Turkos v. Dupont Borough et al

Filing 81

MEMORANDUM (Order to follow as separate docket entry) Signed by Honorable James M. Munley on 3/31/17. (sm)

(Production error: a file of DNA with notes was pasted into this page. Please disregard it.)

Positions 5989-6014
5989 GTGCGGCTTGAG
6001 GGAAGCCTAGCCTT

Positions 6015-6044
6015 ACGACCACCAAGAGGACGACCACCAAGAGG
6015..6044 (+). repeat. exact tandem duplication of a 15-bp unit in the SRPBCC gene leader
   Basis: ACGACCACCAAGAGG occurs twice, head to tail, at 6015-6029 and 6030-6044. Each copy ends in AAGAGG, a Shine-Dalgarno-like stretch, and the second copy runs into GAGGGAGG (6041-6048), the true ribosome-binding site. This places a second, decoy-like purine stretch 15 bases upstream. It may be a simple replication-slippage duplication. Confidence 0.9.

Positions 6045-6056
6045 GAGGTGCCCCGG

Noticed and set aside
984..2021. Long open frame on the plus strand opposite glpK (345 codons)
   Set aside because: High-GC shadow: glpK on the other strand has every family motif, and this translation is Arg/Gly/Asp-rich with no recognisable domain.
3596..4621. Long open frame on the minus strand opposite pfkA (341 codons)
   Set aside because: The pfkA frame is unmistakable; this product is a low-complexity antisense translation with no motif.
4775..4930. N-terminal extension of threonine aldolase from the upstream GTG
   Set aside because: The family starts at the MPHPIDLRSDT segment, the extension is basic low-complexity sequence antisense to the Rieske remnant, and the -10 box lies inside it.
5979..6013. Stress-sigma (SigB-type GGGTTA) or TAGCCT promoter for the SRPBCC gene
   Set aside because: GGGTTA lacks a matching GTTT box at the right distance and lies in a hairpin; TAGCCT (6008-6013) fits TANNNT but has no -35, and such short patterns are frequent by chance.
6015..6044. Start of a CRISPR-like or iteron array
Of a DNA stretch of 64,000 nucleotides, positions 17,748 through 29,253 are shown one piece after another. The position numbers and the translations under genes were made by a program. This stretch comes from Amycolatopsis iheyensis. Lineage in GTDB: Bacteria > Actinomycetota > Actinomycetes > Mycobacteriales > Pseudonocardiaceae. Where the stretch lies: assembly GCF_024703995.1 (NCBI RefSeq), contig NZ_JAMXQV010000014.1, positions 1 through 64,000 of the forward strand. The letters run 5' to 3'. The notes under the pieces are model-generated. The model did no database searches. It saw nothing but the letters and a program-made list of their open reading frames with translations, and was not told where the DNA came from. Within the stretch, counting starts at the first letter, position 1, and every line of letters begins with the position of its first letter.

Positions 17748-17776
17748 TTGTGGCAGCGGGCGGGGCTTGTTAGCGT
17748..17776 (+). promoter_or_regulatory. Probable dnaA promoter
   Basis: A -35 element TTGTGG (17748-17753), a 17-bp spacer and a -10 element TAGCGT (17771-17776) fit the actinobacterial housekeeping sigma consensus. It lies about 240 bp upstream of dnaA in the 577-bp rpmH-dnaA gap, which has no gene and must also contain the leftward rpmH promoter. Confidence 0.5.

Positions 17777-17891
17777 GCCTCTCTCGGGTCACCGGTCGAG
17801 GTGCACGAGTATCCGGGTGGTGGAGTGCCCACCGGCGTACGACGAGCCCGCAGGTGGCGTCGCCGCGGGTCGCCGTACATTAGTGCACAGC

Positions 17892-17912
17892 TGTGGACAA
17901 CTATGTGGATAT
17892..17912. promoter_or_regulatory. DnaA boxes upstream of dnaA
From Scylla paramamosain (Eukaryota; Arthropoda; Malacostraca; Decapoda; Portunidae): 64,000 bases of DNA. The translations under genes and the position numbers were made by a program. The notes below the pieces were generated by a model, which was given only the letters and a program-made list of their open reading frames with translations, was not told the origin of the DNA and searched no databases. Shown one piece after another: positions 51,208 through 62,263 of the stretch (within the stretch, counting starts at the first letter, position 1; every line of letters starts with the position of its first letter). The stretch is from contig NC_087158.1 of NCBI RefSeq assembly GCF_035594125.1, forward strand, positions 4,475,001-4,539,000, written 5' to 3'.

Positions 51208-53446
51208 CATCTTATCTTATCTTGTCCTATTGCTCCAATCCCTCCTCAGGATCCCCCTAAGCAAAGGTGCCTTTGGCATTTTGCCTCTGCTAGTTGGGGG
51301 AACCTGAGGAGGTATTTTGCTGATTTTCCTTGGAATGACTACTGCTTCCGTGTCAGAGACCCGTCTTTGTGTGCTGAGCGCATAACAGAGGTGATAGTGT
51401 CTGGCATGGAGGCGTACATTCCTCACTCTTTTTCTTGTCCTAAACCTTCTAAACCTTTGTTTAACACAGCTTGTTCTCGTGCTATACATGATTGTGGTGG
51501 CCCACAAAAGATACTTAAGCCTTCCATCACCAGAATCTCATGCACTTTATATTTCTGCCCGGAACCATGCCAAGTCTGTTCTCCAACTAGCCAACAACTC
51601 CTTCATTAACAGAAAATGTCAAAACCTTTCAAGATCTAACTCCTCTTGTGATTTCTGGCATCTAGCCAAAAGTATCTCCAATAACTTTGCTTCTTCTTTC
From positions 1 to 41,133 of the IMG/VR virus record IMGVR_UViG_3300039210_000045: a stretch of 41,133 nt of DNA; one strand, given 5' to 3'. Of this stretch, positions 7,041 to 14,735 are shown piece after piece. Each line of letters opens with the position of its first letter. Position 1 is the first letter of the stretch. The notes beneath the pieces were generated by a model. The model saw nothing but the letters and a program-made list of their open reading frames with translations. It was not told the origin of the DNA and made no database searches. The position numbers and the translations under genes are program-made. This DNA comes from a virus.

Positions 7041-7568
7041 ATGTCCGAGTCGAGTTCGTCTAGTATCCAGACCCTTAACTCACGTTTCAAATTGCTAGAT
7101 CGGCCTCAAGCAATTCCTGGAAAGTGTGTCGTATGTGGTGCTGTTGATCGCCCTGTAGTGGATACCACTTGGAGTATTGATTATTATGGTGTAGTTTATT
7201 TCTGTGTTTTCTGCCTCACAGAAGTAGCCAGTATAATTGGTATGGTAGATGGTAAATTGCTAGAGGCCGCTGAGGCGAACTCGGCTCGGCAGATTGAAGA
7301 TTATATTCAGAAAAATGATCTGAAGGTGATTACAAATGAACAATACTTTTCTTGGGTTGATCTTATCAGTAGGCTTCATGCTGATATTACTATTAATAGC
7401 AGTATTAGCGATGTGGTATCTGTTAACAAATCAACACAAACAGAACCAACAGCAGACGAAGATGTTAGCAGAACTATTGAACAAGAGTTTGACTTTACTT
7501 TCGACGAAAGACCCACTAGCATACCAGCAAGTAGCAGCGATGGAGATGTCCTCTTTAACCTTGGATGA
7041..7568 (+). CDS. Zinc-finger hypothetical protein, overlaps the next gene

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IN THE UNITED STATES DISTRICT COURT FOR THE MIDDLE DISTRICT OF PENNSYLVANIA DONNA TURKOS, : No. 3:14cv2243 Plaintiff : : (Judge Munley) v. : : DUPONT BOROUGH, : JASON KWIATKOWSKI and : JOHN SARANCHUK, : Defendants : :::::::::::::::::::::::::::::::::::::::::::::::::::::::::::::::::::::::::::::::::::::::::::::::::::::: MEMORANDUM Before the court for disposition are motions for summary judgment filed by all the parties in this civil rights action. The motions have all been briefed and are ripe for disposition. Background The general facts of this case are that plaintiff Donna Turkos complained to the Dupont Borough Police about her ex-husband violating a protection from abuse order (hereinafter “PFA”). After investigating, the police determined that no PFA was in effect and arrested the plaintiff instead of her former husband. Specifically, the facts are as follows: Plaintiff Donna Turkos had been married to non-party David Turkos. Plaintiff obtained a PFA against him. On May 17, 2013, plaintiff met with Defendant Jason Kwiatkowski, a police officer for Dupont Borough. She indicated that she had a valid PFA order against her ex-husband and that he had violated it. (Doc. 49, Pl.’s Statement of Facts, (hereinafter “Pl. SOF”) ¶ 2). Instead of arresting David Turkos, however, on June 19, 2013, Defendant Kwiatkowski arrested plaintiff and charged her with the following: 1) Tampering with public records or information, 18 PA. CONS. STAT. ANN. § 4911(a)(2); 2) False reports to law enforcement authorities, 18 PA. CONS. STAT. ANN. § 4906(a); and 3) Unsworn falsification to authorities, 18 PA. CONS. STAT. ANN. § 4904(a)(1). (Pl. SOF ¶ 1). Kwiatkowski based the charges on the premise that although she reported to the police that she had a valid PFA order against David Turkos, she actually did not have one. (Pl. SOF ¶ 2). Plaintiff asserts that at the time she did, in fact, have a valid PFA order against her ex-husband and that she presented evidence of such to Defendant Kwiatkowski who nonetheless proceeded with the charges. A full preliminary hearing was held on the charges at which Defendant Kwiatkowski and David Turkos testified. After the hearing, the court dismissed the charges against plaintiff. Subsequently, plaintiff instituted the instant civil rights action. The amended complaint asserts the following four causes of action: 1) violation 2 of plaintiff’s First Amendment rights against Defendants Kwiatkowski and Saranchuk under 42 U.S.C. § 1983 (Doc. 40, Am. Compl. ¶¶ 74-77); 2) Malicious prosecution against Defendants Kwiatkowski and Saranchuk (Id. ¶¶ 78-84); 3) 42 U.S.C. § 1983 against the Defendant Dupont Borough (Id. ¶¶ 85-87); and 4) Abuse of power against Defendants Kwiatkowski and Saranchuk. Plaintiff seeks, inter alia, compensatory damages, punitive damages and attorneys’ fees. (Id. ¶ 91). Jurisdiction As this case is brought pursuant to 42 U.S.C. § 1983 for a violation of plaintiff’s civil rights, we have jurisdiction under 28 U.S.C. § 1331 (“The district courts shall have original jurisdiction of all civil actions arising under the Constitution, laws, or treaties of the United States”). We have supplemental jurisdiction over the plaintiff’s state law claims pursuant to 28 U.S.C. § 1367. Legal Standard Granting summary judgment is proper “‘if the pleadings, depositions, answers to interrogatories, and admissions on file, together with the affidavits, if any, show that there is no genuine issue as to any material fact and that the moving party is entitled to judgment as a matter of law.’” See 3 Knabe v. Boury, 114 F.3d 407, 410 n.4 (3d Cir. 1997) (quoting FED. R. CIV. P. 56(c)). “[T]his standard provides that the mere existence of some alleged factual dispute between the parties will not defeat an otherwise properly supported motion for summary judgment; the requirement is that there be no genuine issue of material fact.” Anderson v. Liberty Lobby, Inc., 477 U.S. 242, 247-48 (1986) (emphasis in original). In considering a motion for summary judgment, the court must examine the facts in the light most favorable to the party opposing the motion. Int’l Raw Materials, Ltd. v. Stauffer Chem. Co., 898 F.2d 946, 949 (3d Cir. 1990). The burden is on the moving party to demonstrate that the evidence is such that a reasonable jury could not return a verdict for the non-moving party. Anderson, 477 U.S. at 248 (1986). A fact is material when it might affect the outcome of the suit under the governing law. Id. Where the non-moving party will bear the burden of proof at trial, the party moving for summary judgment may meet its burden by showing that the evidentiary materials of record, if reduced to admissible evidence, would be insufficient to carry the non-movant's burden of proof at trial. Celotex v. Catrett, 477 U.S. 317, 322 (1986). Once the moving party satisfies its burden, the burden shifts to the nonmoving party, who must go beyond its 4 pleadings, and designate specific facts by the use of affidavits, depositions, admissions, or answers to interrogatories showing that there is a genuine issue for trial. Id. at 324. Discussion All of the parties have filed motions for summary judgment. We will address them all in turn beginning with plaintiff’s motion. I. Plaintiff’s motion Plaintiff filed a motion for partial summary judgment regarding Defendant Kwiatkowski, who is named in Count One and Count Two of the complaint. She claims that no questions of fact exist regarding whether Defendant Kwiatkowski, acting under color of state law, engaged in retaliatory prosecution in violation of the First Amendment and that he maliciously prosecuted plaintiff in violation of state law. Accordingly, plaintiff seeks judgment on these two counts. We will discuss these counts separately. A. First Amendment Retaliation section 1983 Count one alleges a claim of retaliation for exercise of first amendment freedom of speech rights. (Doc. 40, Am. Compl. ¶¶ 74-77). Plaintiff claims that she engaged in protected speech by complaining to the 5 police about alleged violations of a PFA. Then the police officer to whom she complained, Defendant Jason Kwiatkowski, retaliated against her by filing criminal charges against her. The elements of a First Amendment retaliation claim are: “(1) constitutionally protected conduct, (2) retaliatory action sufficient to deter a person of ordinary firmness from exercising his constitutional rights, and (3) a causal link between the constitutionally protected conduct and the retaliatory action.” Thomas v. Independence Twp., 463 F.3d 285, 296 (3d Cir. 2006); Considine v. Jagodinski, 646 F. App’x 283, 286 (3d Cir. 2016). Additionally, plaintiff must establish an absence of probable cause for the charges that were brought. Hartman v. Moore, 547 U.S. 250, 265 (2006). The first issue that we will discuss is whether the plaintiff can establish a lack of probable cause for the arrest. “[P]robable cause to arrest exists when the facts and circumstances within the arresting officer's knowledge are sufficient in themselves to warrant a reasonable person to believe that an offense has been or is being committed by the person to be arrested.” Orsatti v. N.J. State Police, 71 F.3d 480, 483 (3d Cir. 1995). Instantly, the matter of probable cause is addressed in the Affidavit of Probable Cause that Defendant Kwiatkowski filed in support of the 6 charges. (Doc. 50 at 47-50, Pl. Ex. 10). The affidavit provides as follows: Kwiatkowski contacted Luzerne County 911, which informed him that there was no record of an active PFA. (Id. at 48). The Luzerne County Sheriff’s Department also indicated that there was no active PFA. (Id.) Defendant Saranchuk performed a follow-up investigation, contacting both entities again and being told that no active PFA existed. (Id.) He also interviewed the subject of the alleged PFA, David Turkos, who provided Saranchuk with court documents demonstrating that there was not an active PFA against him. (Id.)1 1 Kwiatkowski telephoned the district attorney’s office and spoke with an assistant district attorney, Matthews-Lada who “gave her approval” regarding the charges or at least told the officer that he did not need approval and it was up to his discretion whether to file the charges. Plaintiff argues that the assistant district attorney did not approve the charges. An issue of fact does exist as to the conversation between the assistant district attorney (“ada”) and the police officer. The ada asserts that she told Kwiatkowski not to charge perjury, but for the other charges he did not need approval. (Doc. 52-4, Matthews Dep. at 6). Thus, she did not tell him not to file the charges, whether the officer interpreted that as approval is a question of fact. The stories of the interaction of the ada and the police officer differ in other ways, for example, whether the ada told Kwiatkowski that he could use her name. The ada testified that she told the officer that the charges sounded okay but she did not tell him to put her name on the criminal complaint because the charges did not require ada approval. (Id. at 62-63). Whether or not the defendant had the ada’s approval for the charges, however, does not go to whether the underlying facts establish probable cause. Thus, the defendant’s interactions with the ada are not relevant to our probable cause analysis. 7 Based upon all of this evidence, a reasonable person could have concluded that a crime had been committed and that it was the plaintiff who had committed it. That is, that plaintiff had tried to enforce a PFA order that was no longer in effect. The crimes Kwiatkowski charged plaintiff with include: 1) Tampering with public records or information, 18 PA. CONS. STAT. ANN. § 4911(a)(2)2 ; 2) False reports to law enforcement authorities, 18 PA. CONS. STAT. ANN. § 4906(a)3; and 3) Unsworn falsification to authorities, 18 PA. CONS. STAT. ANN. § 4904(a)(1).4 (Doc. 50, Criminal Compl., at 2). According to the evidence of record, Defendant Kwiatkowski based the first charge on his investigation and his conclusion that plaintiff did not 2 Tampering with public records is defined as: “A person commits an offense if he: . . . (2) makes, presents or uses any record, document or thing knowing it to be false, and with the intent that it be taken as a genuine part of information or records referred to in paragraph (1) of this subsection[.]” 18 PA. CONS. STAT. ANN. § 4911(a)(2). 3 False reports, falsely incriminating another, is defined as “a person who knowingly gives false information to any law enforcement officer with intent to implicate another commits a misdemeanor of the second degree.” 18 PA. CONS. STAT. ANN. § 4906(a). 4 The law provides that “A person commits a misdemeanor of the second degree if, with intent to mislead a public servant in performing his official function, he: (1) makes any written false statement which he does not believe to be true.” 18 PA. CONS. STAT. ANN. § 4906(a). 8 have a valid PFA order against her former husband. Thus, he concluded that she had tampered with records to make it appear as if she did have a valid order. The information that Defendant Kwiatkowski possessed and developed in his investigation further indicated that plaintiff provided false information to him to implicate her former husband in a PFA violation to support the second charge. Finally, to support the last charge, it is noted that plaintiff made a written statement, which the police alleged was false. Probable cause existed for these charges and plaintiff has not provided any cogent argument to the contrary. We make this ruling based upon the information that Defendant Kwiatkowski had at the time he filed the charges. The plaintiff goes into great detail about the various PFA and extensions and whether they were indeed valid or not. Such information may have provided a defense to the plaintiff regarding the charges, but it does not negate the probable cause at the time when the charges were filed. Similarly, plaintiff seems to criticize the investigation and its conclusions. Defendant Kwiatkowski, however, was not required to perform an investigation to determine whether plaintiff was guilty of the charges beyond a reasonable doubt. His function was to establish probable cause, which we conclude he did. 9 Additionally, and most pertinent to the question with which we are presented, plaintiff argues whether the underlying facts in the affidavit of probable cause are true or not. Even after considering her arguments, we find that probable cause did exist at the time the charges were filed. As noted above, Defendant Kwiatkowski first set forth his probable cause analysis in his sworn “Affidavit of Probable Cause”. (Doc. 50 at 4750). Kwiatkowski contacted Luzerne County 911, which informed him that they had no record of an active PFA. (Id. at 48). When contacted, the 911 Center checks with the state police database to determine if a PFA is in effect. (Doc. 52-3, Def. Kwiatkowski’s Dep. at 151).5 Plaintiff has not provided any evidence to counter this statement or to indicate that the 911 Center told defendant that a valid PFA was in effect. The Luzerne County Sheriff’s Department similarly informed the police that they had no record of an active PFA. (Doc. 50 at 48). Defendant Saranchuk performed a follow-up investigation. Upon contacting both entities again he was told that no active PFA existed. (Id.) He also interviewed the subject of the alleged PFA, David Turkos, who 5 The law provides: “The Pennsylvania State Police shall establish a Statewide registry of protection orders and shall maintain a complete and systematic record and index of all valid temporary and final court orders of protection[.]” 23 PA. CONS. STAT. ANN. § 6105(e). 10 provided Saranchuk with court documents demonstrating that there was not an active PFA against him. (Id.) Plaintiff presents no evidence to indicate that the Sheriff’s Office provided a different answer to the defendant regarding the PFA except for a portion of a fax, which is discussed below. At his deposition, Defendant Kwiatkowski testified that after the Sheriff’s Office and Luzerne County 911 office indicated they had no record of a valid PFA, he requested that the prothonotary’s office send him the records regarding plaintiff’s PFA.6 (Doc. 52-3, Def. Kwiatkowski’s Dep. at 43). Plaintiff, evidently, argues that Kwiatkowski would have realized from these records that a PFA was in effect, and any statement to the contrary is not credible. Plaintiff is in error. Plaintiff has submitted the deposition of the Luzerne County Prothonotary. During the deposition, the Prothonotary reviewed documents and the docket sheet of the PFA at issue. The docket contains an ambiguous order which may be interpreted as vacating the PFA and scheduling a new hearing. (Doc. 67, Exh. C, Dep. of Luzerne County 6 He did not go into great detail at his deposition as to what these records were and he does not cite to the prothonotary in his affidavit of probable cause. 11 Prothonotary Office (hereinafter “Protho. Dep.”) at 21-24). The parties still disagree over whether the order vacated the PFA or not. Additionally on the docket is a motion filed by plaintiff’s counsel at the time. The motion is a request for a continuation and it indicates that the PFA had, in fact, been vacated. The motion has an attached verification signed by plaintiff. (Id. at 30-31), This document was evidently the final document entered on the prothonotary’s docket prior to the events giving rise to the instant case. (Id. at 33-34).7 Further, Def. Kwiatkowski did not state or testify that the prothonotary informed him that the PFA was vacated. He merely stated that he had them send him the information. Specifically, defendant testified that once they were unable to find a record of a valid PFA from the Luzerne County 911 and the Luzerne County Sheriff’s Office, he “reached out to the court offices, the prothonotary’s, the PFA office, and I requested copies of anything having to do with any PFAs, the history of the PFAs to show – to see if it was valid.” (Doc. 52-3, Def. Kwiatkowski’s Dep. at 43). In fact, this is in line with the statement of the prothonotary’s office that they are 7 The PFA was finally unambiguously vacated subsequent to the facts at issue in this case upon motion of David Turkos on the basis that he had not been served with the original PFA petition. (69). 12 not responsible for telling the police whether a PFA is valid or not. Their records, however, are open for the public to peruse. (Protho. Dep. at 43). Thus, rather than destroying Defendant Kwiatkowski’s credibility, the deposition of the prothonotary supports his testimony that Kwiatkowski would have believed the order vacated, and that the plaintiff knew it was vacated based upon a review of these records. Also plaintiff argues that instead of informing the arresting officer that there was no PFA in effect, the Sheriff’s Office actually faxed him a copy of the order and thus informed him that the PFA was in effect. Plaintiff’s counsel thus states that it is “blatantly false” that the Sheriff’s Office informed the individual defendants that they had no record of a valid PFA between plaintiff and David Turkos. (Doc. 69, Pl.’s Oppo. Br. to Def. Dupont’s Motion at 13). Despite this strong language, plaintiff submits no convincing evidence to back up this claim. Rather, to support this allegation, plaintiff submitted a portion of a fax that was sent from the Luzerne County Sheriff’s Office to the Dupont Police station. It is merely a portion of a fax, four pages of an apparently fifteen- page fax. (Doc. 67 at 11-14). The four pages are a copy of the PFA order which plaintiff asserts was in effect at the time. (Id.) Without any further context for this portion 13 of the fax, however, it is impossible to conclude that the sheriff’s office informed the officer that a valid PFA was in place. As further indication of the confusion over the status of the PFA, Plaintiff herself admits that in March 2013 she was unclear as whether it was in effect or not. (Doc. 69, Pl.’s Oppo. Br. to Def. Dupont’s Motion at 13). Plaintiff does not discuss the affidavit’s probable cause statement that the officer contacted the “Luzerne County 911" which informed him that they had no records of an active PFA against David Turkos. (Doc. 50, Aff. of Probable Cause at 2). As noted above, when contacted regarding a PFA the 911 Center contacts the State Police who are mandated by statute to keep a list of the active PFAs. Thus, plaintiff has not cast any doubt or raised any genuine issues of material fact with regard to the evidence set forth in the affidavit of probable cause. We find that the evidence cited therein rises to the level of probable cause for the crimes charged. This appears to be a case where the plaintiff can reasonably believe she did nothing at all wrong and acted appropriately. That, however, does not automatically mean that the defendant violated her civil rights when he charged her. As unfortunate as it may be for plaintiff, probable cause existed for the charges, and we will 14 deny plaintiff’s motion for summary judgment.8 B. Malicious Prosecution Count two of plaintiff’s complaint asserts a common law malicious prosecution claim against Defendant Kwiatkowski under Pennsylvania state law.9 (Doc. 40, Am. Compl. ¶¶ 78-84). The elements that a plaintiff must prove to establish malicious prosecution include the following: 1) the defendant initiated a criminal proceeding and the plaintiff; 2) the criminal proceeding ended in plaintiff’s favor; 3) the charges lacked probable cause; and 4) the defendant acted with malice. Kelley v. General Teamsters, Chauffeurs and Helpers, Local Union 249, 544 A.2d 940, 941 (Pa. 1988); Merkle v. Upper Dublin Sch. Dist., 211 F. 3d 782, 791 (3d Cir. 2000). 8 In discussing probable cause, plaintiff cites to a conversation between Defendant Kwiatkowski and another assistant district attorney, Roberts. This conversation took place after the charges were brought and therefore is not relevant to the issue of whether probable cause existed for the charges. 9 A malicious prosecution claim may be brought under state law or under federal law through section 1983. Plaintiff’s amended complaint does not specify which malicious prosecution claim she seeks to bring, but her briefs makes it clear that she asserts a state law malicious prosecution claim. (Doc. 48, Pl.’s Br. at 13-14, setting forth the elements of a Pennsylvania state law malicious prosecution claim). 15 As we discussed above, Defendant Kwiatkowski had probable cause for the charges brought against plaintiff. Thus, the elements of malicious prosecution cannot be met, and judgment in plaintiff’s favor on Count II is inappropriate. II. Defendant Kwiatkowski’s motion The next motion for summary judgment we will address was filed by Defendant Kwiatkowski. He moves for summary judgment on the First Amendment retaliation claim and on the malicious prosecution claim. As noted in the prior section, probable cause existed for plaintiff’s arrest, therefore, her claims of retaliation and malicious prosecution fail. Thus, summary judgment will be granted to the defendant on these claims. The third claim against Defendant Kwiatkowski is an abuse of process claim. The elements of abuse of process are (1) an “abuse” or “perversion” of process already initiated (2) with some unlawful or ulterior purpose and (3) harm to the plaintiff as a result. Williams v. Fedor, 69 F. Supp. 2d 649, 668 (M.D. Pa. 1999). Abuse of process usually pertains to situations involving extortion by means of attachment, execution or garnishment and blackmail by means of arrest or criminal prosecution. Moreover, there is no cause of action for abuse of process if the claimant, even with bad intentions, merely carries 16 out the process to its authorized conclusion. The touchstone of the tort is that, subsequent to the issuance of process, a party has perversely, coercively, or improperly used that process. Cameron v. Graphic Management Assocs., Inc., 817 F. Supp. 19, 21 (E.D. Pa. 1992) (internal citations and quotation marks omitted). Here, judgment is appropriate for the defendant on the abuse of process claim. No evidence has been presented of a perverse, coercive or improper use of process subsequent to its issuance. At best, plaintiff could establish that defendants merely carried out the process to its authorized conclusion, that is dismissal of the charges at the preliminary hearing. We will, therefore, grant summary judgment to Defendant Kwiatkowski on this issue. III. Defendant Saranchuk’s motion Next we will address the motion for summary judgment filed by Defendant John Saranchuk. Plaintiff seeks to hold Defendant Saranchuk liable under the same causes of action that she asserted against the other individual defendant, Jason Kwiatkowski. Specifically, these counts are first amendment retaliation, malicious prosecution and abuse of process. For the reasons set forth above with regard to Defendant Kwiatkowski, summary judgment is appropriate in favor of Defendant Saranchuk. 17 Probable cause existed for plaintiff’s arrest, and plaintiff cannot establish any abuse of process. Accordingly, summary judgment will be granted in favor of Defendant Saranchuk. IV. Dupont Borough’s motion Count three of plaintiff’s complaint asserts a 42 U.S.C. § 1983 claim against the Defendant Dupont Borough (Doc. 40, Am. Compl. ¶¶ 85-87). The borough now moves for summary judgment on this count. The amended complaint attempts to hold the borough liable because “the policies and/or customs of defendant Dupont Borough . . . permitted its police officers to violate the constitutional rights of citizens.” (Id. ¶ 86). As noted above, however, we will grant summary judgment to the individual defendants on plaintiff’s claims that they violated her constitutional rights. We have found that they did not violate her rights. Because they did not violate her rights, the borough cannot be held liable for have policies or customs which allowed for such violation. Accordingly, summary judgment will be granted to Defendant Dupont Borough. Conclusion After a careful review of this matter, we will grant summary judgment to the defendants and against the plaintiff. Probable cause existed for the 18 plaintiff’s arrest and she has not established any abuse of process. An appropriate order follows. Date: March 31, 2017 s/ James M. Munley JUDGE JAMES M. MUNLEY United States District Court 19